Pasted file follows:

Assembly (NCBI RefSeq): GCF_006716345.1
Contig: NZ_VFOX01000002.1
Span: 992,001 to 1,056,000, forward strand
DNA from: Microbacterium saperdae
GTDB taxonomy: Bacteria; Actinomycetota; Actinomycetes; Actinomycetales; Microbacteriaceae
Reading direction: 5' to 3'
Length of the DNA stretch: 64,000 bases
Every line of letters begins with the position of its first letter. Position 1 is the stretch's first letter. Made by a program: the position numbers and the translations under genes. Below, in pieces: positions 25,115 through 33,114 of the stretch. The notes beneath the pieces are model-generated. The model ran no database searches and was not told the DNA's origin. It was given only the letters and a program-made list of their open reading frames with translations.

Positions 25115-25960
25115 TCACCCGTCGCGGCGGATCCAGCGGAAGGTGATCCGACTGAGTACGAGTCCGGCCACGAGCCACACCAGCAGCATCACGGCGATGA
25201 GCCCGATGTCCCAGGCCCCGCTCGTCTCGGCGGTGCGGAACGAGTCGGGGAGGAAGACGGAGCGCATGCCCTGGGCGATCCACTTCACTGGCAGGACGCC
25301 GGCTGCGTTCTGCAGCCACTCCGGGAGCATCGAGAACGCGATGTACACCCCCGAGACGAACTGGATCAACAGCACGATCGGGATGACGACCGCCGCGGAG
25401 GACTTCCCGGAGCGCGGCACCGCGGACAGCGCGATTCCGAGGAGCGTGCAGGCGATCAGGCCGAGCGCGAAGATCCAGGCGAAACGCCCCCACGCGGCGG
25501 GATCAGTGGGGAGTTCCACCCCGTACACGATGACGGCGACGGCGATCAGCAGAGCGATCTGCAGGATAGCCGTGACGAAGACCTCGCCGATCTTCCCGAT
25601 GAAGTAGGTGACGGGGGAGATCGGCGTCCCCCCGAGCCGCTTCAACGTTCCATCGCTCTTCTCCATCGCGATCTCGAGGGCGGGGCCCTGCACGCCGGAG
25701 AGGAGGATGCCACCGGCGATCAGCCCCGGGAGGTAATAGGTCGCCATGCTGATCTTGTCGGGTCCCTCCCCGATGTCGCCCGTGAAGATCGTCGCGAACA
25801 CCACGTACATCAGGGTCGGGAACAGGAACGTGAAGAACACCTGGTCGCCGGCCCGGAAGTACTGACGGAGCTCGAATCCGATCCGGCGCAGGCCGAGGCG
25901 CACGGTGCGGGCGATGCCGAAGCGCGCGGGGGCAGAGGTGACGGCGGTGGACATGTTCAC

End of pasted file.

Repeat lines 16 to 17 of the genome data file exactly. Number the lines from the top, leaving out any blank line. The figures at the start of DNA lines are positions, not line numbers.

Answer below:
25701 AGGAGGATGCCACCGGCGATCAGCCCCGGGAGGTAATAGGTCGCCATGCTGATCTTGTCGGGTCCCTCCCCGATGTCGCCCGTGAAGATCGTCGCGAACA
25801 CCACGTACATCAGGGTCGGGAACAGGAACGTGAAGAACACCTGGTCGCCGGCCCGGAAGTACTGACGGAGCTCGAATCCGATCCGGCGCAGGCCGAGGCG